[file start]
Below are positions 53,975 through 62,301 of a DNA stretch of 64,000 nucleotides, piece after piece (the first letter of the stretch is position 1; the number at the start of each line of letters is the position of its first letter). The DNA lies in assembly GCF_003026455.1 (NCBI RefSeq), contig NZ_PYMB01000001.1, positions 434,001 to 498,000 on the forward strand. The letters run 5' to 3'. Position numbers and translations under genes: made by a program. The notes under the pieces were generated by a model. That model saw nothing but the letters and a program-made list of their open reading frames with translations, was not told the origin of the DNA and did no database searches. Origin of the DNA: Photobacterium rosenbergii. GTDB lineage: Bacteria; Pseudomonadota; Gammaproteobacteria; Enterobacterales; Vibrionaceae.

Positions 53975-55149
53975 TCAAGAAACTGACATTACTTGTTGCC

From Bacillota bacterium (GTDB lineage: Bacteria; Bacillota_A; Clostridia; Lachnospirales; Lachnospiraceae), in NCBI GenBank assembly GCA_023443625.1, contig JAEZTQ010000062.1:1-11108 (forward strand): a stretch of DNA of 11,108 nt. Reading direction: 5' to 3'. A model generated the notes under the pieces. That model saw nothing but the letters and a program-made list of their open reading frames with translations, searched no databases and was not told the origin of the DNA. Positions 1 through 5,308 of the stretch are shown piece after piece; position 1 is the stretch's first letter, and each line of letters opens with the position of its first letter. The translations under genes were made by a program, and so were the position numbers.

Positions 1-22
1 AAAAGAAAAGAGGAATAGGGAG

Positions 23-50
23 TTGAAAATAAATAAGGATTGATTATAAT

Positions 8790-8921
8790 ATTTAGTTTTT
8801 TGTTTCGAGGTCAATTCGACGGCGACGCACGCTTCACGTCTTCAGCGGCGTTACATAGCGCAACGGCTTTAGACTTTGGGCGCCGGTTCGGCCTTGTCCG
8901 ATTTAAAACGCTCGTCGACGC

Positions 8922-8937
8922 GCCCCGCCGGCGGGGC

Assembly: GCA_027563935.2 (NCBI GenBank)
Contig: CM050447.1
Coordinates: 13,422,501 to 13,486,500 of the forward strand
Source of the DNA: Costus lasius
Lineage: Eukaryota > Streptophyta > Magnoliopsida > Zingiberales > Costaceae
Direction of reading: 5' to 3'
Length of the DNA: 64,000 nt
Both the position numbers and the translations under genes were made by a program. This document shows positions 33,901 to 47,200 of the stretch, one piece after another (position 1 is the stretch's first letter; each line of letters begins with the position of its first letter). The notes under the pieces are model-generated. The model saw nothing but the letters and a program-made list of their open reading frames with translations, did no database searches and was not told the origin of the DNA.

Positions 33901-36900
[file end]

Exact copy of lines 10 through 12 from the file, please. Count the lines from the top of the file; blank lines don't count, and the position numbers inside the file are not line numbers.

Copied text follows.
8790 ATTTAGTTTTT
8801 TGTTTCGAGGTCAATTCGACGGCGACGCACGCTTCACGTCTTCAGCGGCGTTACATAGCGCAACGGCTTTAGACTTTGGGCGCCGGTTCGGCCTTGTCCG
8901 ATTTAAAACGCTCGTCGACGC